“You are the very first line of your own defense, and you can save your own life.”
kylajaclyn
A part of me wishes that serial killers were more frequent than within-the-family homicides, because Ann Rule's novels on Gary Ridgway and Ted Bundy are her two best.

However, this is the dilemma in reading true crime. Is it really ever okay to ENJOY what you are reading? I gave the Bundy book 5 stars, but I'm sure that many might disagree.

I've read several of Ann's Crime Files books, and as soon as I read them I generally forget pretty quickly what the stories were even about. I think that happ
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Eva Marie
Dec 13, 2011 rated it really liked it
Shelves: b-true-crime
I read this about a month ago and it was my first Ann Rule in quite some time. It did make me remember why she's always been my favorite t.c. author. I have a few on my shelves that I've missed and I need to get those finished this year hopefully.
I should have reviewed this right away when I finished but that just wasn't possible this time and now I forget what exactly I wanted to say. I know I wanted to mention a few things because I checked a few of the pages. I'll have to let it go\ though.
I
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Amy
Nov 07, 2012 rated it it was ok  ·  review of another edition
I hate to say it about any of Ann Rule's books, especially since she has passed away recently, but I did not like this one much at all. It had nothing to do with the writing, as that was fine, it was just that the particular cases in this group of stories were not very interesting to me. I let the book sit, only partially read, for nearly two years due to boredom with it. I still have a small amount of her books that I have not read as yet, and I do plan to read those, hoping for just more intri ...more
Rebecca Huston
Four creepy tales of abuse and murder. One story just creeped me out, one was too short to leave any real impression. The last one bothered me a lot and stirred up some unpleasant memories. Overall, not quite as good as other books in the series, but still better than most true crime books. Three and a half stars rounded up to four.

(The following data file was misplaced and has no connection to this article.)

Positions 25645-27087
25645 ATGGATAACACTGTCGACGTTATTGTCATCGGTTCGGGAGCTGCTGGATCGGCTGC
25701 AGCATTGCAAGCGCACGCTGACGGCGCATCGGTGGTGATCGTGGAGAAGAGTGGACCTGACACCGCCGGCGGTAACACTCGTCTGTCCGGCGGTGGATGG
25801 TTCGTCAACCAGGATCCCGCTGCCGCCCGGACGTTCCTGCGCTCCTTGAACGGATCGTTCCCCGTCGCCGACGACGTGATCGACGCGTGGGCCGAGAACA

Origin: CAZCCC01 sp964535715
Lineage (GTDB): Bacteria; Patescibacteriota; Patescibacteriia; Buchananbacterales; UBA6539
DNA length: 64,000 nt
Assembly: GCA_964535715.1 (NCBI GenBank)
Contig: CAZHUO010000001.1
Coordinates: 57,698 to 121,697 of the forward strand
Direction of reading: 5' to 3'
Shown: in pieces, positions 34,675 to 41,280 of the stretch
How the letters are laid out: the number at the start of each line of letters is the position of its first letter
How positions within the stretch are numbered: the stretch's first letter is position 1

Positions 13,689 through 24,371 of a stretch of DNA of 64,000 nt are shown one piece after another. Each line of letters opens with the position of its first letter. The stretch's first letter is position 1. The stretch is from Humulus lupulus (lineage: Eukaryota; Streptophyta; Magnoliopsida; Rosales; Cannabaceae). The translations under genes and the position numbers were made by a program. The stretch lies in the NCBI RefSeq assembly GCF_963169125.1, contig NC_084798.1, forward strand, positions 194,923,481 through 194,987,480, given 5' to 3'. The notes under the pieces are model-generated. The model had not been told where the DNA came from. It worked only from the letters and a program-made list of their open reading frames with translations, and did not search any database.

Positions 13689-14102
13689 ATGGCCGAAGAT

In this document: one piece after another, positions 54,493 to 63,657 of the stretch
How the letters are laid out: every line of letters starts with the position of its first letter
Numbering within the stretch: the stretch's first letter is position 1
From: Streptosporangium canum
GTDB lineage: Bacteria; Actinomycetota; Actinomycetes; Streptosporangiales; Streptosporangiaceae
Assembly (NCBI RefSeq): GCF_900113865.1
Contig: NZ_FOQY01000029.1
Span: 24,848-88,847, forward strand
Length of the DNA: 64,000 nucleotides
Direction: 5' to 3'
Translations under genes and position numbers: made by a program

For the longer review, please go here:
http://www.epinions.com/review/Ann_Ru...
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Jennifer Mahon
I am not sure what is going on with Ann Rule lately. I have the found the last couple of books really lacking on something...perhaps she is losing her passion for the genre?? Or maybe when you write about demons for so long it becomes difficult to continue to write about them well. I will continue to stay a loyal fan, as I believe Ann Rule to be one of the best True Crime writers around...but I hope she comes out of the slump soon!
Erica Powers
As someone who read most of Ann Rule's early books, I'm just not as impressed with her new offerings. These books that contain multiple stories about cold cases from long ago just don't seem as exciting as her full-length exposes on more topical murders. This book did hold my interest and kept me from getting bored during a recent plane flight, but it's nothing I'll go back and re-read, as I did with Rule's other books. Just so-so. ...more
Ronnie Cramer
I originally read this book five years ago (Oct 29, 2013). At that time I gave it three stars but didn't write a review. After reading it again, I'll stick with the three-star rating ('I liked It') but once again I don't have much to say about it. The book is a good, solid true crime work; not spectacular, but one that gets the job done. (Jan 21, 2019) ...more
CatBookMom
The stories don't seem to be as interesting as these collections used to be. ...more
Diana Nagy
My favorite author...shes one of the best! Another great book as usual! Sad but true
Pamela Sewell